Such is the tale told not by, but about idiots.

Anatoly Liberman is the author of Word Origins And How We Know Them as well as An Analytic Dictionary of English Etymology: An Introduction. His column on word origins, The Oxford Etymologist, appears on the OUPblog each Wednesday. Send your etymology question to him care of [email protected]; he’ll do his best to avoid responding with “origin unknown.”

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Recent Comments

  1. Annie Morgan

    Many of my old chinaware teapots are crazed on the inside, and I’m probably daft to collect so many. Enjoyed this blog no end.

    I am having a bit of a hard time with long and short vowels. Teaching ESL students pronunciation required simple rules. It’s years ago now but I remember the phonetic instructions that long vowels went like this: aye, ee, eye, oh, you. Short vowels were pronounced at, et, it, ot, ut (never mind all the exceptions) – that’s not how I taught it visually, but how they ended up being pronounced. In your blogs, I find that ‘long’ vowels aren’t ‘long’ at all to my ears, so are there different rules about what are called ‘long’ and ‘short’ vowels? I know this hasn’t anything to do with etymology, but there seems to be such a difference.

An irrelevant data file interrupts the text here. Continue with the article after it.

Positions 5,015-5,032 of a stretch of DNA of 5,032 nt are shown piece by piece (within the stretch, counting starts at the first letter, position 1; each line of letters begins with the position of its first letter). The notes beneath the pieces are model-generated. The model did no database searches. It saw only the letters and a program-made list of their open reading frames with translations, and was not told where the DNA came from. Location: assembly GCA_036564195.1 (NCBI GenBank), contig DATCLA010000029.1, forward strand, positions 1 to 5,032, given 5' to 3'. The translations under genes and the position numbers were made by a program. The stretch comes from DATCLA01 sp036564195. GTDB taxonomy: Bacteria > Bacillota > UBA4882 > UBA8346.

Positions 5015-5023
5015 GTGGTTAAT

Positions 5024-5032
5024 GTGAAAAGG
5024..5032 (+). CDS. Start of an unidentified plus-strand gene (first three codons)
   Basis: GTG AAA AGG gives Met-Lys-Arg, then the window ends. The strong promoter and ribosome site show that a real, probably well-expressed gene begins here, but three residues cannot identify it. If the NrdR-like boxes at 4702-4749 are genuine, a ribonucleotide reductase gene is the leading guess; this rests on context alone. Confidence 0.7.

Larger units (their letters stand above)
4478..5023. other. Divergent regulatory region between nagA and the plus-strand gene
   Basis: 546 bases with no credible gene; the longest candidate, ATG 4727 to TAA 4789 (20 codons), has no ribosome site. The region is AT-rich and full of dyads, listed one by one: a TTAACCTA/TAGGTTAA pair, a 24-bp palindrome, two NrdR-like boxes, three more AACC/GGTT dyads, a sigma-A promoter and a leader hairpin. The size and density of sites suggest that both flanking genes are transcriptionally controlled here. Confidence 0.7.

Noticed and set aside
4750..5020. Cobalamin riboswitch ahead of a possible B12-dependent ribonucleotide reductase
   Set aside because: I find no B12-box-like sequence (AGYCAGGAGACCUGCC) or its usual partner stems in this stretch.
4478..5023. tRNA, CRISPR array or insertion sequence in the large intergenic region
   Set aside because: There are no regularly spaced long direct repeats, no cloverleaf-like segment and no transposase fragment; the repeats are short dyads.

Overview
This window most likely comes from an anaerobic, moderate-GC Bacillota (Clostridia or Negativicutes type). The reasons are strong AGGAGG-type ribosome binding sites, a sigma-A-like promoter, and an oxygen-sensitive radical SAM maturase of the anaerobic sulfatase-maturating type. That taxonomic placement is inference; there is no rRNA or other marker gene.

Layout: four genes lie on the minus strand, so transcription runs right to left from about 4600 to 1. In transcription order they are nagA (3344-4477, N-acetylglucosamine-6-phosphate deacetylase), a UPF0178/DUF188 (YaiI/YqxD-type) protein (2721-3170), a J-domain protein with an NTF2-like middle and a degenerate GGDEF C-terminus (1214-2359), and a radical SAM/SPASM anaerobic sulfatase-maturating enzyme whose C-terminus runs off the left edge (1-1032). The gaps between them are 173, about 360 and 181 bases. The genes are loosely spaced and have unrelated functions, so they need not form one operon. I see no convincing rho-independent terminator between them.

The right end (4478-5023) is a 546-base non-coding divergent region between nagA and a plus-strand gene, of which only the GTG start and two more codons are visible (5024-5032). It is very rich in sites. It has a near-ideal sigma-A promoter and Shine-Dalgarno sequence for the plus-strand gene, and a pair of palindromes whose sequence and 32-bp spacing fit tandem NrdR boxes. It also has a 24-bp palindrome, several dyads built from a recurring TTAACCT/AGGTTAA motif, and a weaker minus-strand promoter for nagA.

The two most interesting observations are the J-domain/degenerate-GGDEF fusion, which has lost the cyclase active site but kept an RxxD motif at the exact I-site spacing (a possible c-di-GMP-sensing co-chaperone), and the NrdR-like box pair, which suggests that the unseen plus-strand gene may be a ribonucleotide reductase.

2. Pascal Tréguer

    French fou is from Latin follis, which meant:
    – a pair of bellows,
    – a full skin (i.e. a full container made from the skin of an animal such as a goat, used for holding liquids),
    – a ball,
    – a leather purse.

    Un fou, in chess, is a bishop. It was so named because un fou was a court jester, and, on the chessboard, this piece is close to the king.

    It has superseded the Old French name alfin, aufin, from Arabic al fin, elephant – this piece used to be represented by an elephant.